Enforcement agencies gear up to fight wildlife crime in Kerala | WWF India

Enforcement agencies gear up to fight wildlife crime in Kerala

Posted on
25 August 2015
The Wildlife Trade Monitoring Network-TRAFFIC and the wildlife conservation organization, WWF-India, in partnership with the Parambikulam Tiger Conservation Foundation and Wildlife Crime Control Bureau (WCCB) organized a two-day wildlife law enforcement capacity building training workshop at the Parambikulam Tiger Reserve-located in the interiors of the Western Ghats in Anaimalai-Parambikulam landscape, a home to 50 Tigers.  The workshop was held on 20-21 August 2015 and was attended by over 55 enforcement officials that included forest officials from 13 forest divisions of Kerala, officials from Police Department, and officials of the Customs and Central Excise Department from the state of Kerala.

 Speaking at the inaugural , Mr Anjan Kumar, Deputy Director- Parambikulam Tiger Reserve and Chairperson of the Parambikulam Tiger Reserve Foundation mentioned that some of the staff who  had earlier attended the three state TRAFFIC workshop at Coimbatore in November 2014 shared  highly positive experience and this led to further talks between the Parambikulam Tiger Conservation Foundation and TRAFFIC to organize a similar kind of workshop at Parambikulam Tiger Reserve.  The workshop evolved by TRAFFIC is now considered crisp and significant for building enforcement capacity of the officials.

Dr Shekhar Kumar Niraj, Head of TRAFFIC in India, stressed on the importance of the Anaimalai-Parambikulam landscape, which is located in the Nellampathy-Anaimalai landscape of the Southern Western Ghats and is known for its rich biodiversity,  high endemism, and sensitivity for poaching and illegal wildlife trade.
DrNiraj, further gave an overview of illegal wildlife trade in India in the first technical session during the workshop. He presented the latest information on trade trends  with special focus on the Western Ghats landscape, trade drivers, species involved in trade and domestic and international demands, various drivers of illegal wildlife trade and poaching.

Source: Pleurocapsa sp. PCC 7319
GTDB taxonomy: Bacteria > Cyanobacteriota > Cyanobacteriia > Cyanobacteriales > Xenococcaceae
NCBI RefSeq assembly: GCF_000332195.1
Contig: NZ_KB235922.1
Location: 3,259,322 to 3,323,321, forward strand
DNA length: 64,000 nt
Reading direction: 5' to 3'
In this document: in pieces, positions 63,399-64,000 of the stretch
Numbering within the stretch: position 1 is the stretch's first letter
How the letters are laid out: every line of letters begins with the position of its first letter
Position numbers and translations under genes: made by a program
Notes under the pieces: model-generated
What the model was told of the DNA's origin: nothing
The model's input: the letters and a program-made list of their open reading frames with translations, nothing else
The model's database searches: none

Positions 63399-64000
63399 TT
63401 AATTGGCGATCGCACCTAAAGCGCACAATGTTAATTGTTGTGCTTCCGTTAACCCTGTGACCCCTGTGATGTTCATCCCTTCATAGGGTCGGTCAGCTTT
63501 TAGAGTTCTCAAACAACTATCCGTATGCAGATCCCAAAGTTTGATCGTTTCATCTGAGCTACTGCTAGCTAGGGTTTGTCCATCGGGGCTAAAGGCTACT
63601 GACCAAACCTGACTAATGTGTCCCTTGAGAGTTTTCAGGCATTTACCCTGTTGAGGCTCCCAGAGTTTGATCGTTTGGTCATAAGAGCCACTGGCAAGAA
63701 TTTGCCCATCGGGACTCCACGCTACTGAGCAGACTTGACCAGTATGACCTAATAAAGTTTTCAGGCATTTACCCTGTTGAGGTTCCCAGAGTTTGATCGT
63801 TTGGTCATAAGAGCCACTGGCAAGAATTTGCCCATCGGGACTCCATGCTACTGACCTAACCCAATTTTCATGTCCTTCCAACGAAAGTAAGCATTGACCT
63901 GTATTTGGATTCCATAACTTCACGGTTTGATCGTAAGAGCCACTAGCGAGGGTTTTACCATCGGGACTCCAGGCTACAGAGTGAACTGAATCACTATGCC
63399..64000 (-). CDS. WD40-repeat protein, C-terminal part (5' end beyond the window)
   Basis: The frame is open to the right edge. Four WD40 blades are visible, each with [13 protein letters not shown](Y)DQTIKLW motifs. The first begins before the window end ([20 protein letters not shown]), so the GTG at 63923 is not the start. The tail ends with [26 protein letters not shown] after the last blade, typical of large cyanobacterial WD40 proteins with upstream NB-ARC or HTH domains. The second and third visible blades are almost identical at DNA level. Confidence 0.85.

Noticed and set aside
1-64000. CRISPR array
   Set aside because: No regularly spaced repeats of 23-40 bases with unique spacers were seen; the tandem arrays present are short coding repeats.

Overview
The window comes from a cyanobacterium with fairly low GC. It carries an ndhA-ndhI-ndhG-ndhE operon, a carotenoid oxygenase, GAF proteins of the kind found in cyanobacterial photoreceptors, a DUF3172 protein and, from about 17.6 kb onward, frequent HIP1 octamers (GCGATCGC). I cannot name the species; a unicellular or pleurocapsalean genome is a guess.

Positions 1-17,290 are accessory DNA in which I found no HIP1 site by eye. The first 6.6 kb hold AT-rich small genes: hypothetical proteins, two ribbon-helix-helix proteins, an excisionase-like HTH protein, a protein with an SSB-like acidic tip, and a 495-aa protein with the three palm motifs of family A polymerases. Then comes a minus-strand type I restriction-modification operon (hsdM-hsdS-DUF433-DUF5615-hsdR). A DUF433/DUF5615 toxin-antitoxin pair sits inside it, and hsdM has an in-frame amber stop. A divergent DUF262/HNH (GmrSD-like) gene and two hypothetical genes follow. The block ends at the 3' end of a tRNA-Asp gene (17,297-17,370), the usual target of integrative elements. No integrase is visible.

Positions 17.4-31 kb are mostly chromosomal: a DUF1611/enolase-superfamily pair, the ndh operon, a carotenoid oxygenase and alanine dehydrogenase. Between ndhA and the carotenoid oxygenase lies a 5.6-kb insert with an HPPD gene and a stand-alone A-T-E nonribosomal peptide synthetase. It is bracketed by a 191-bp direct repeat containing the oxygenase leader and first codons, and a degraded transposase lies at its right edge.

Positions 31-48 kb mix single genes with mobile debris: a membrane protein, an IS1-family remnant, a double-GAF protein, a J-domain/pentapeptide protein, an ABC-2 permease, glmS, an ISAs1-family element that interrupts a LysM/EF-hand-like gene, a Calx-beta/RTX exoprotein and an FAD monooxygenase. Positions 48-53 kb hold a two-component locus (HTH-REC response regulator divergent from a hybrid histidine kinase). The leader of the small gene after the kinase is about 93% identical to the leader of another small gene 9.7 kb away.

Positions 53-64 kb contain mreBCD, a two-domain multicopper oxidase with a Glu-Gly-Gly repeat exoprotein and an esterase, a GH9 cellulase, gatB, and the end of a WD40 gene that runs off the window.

He also said, "Recent information has shown that the age group of individuals involved in this trade has considerably reduced and now children from the age of nine to ten years are being taught poaching techniques and trade mechanisms, whereas highly educated youths of India are now indulging in trading of high demand wildlife species. This will potentially lead into serious socio-economic problems in future.”

Mr Varun Kapoor, Inspector General of Police (IGP) and Director, Police Radio Training School in Indore, Madhya Pradesh who was one of the key resource personnel at the workshop  highlighted the need for  collaborative efforts between police and forest official to effectively combat the menace of wildlife crime and illegal trade in the country. Interactive sessions were conducted by him on the use of intelligence collection and collation during the workshop.

The resource team including experts from various fields of law and enforcement conducted specialized sessions during the workshop. A session on wildlife laws and applications of corroborative laws was conducted by a senior lawyer, Dr M.S. Kachhawa. The sessions on species and specimen identification, DNA fingerprinting and wildlife forensics were led by Dr S.P. Goyal, Scientist Emeritus at the renowned Wildlife Institute of India located at Dehradun.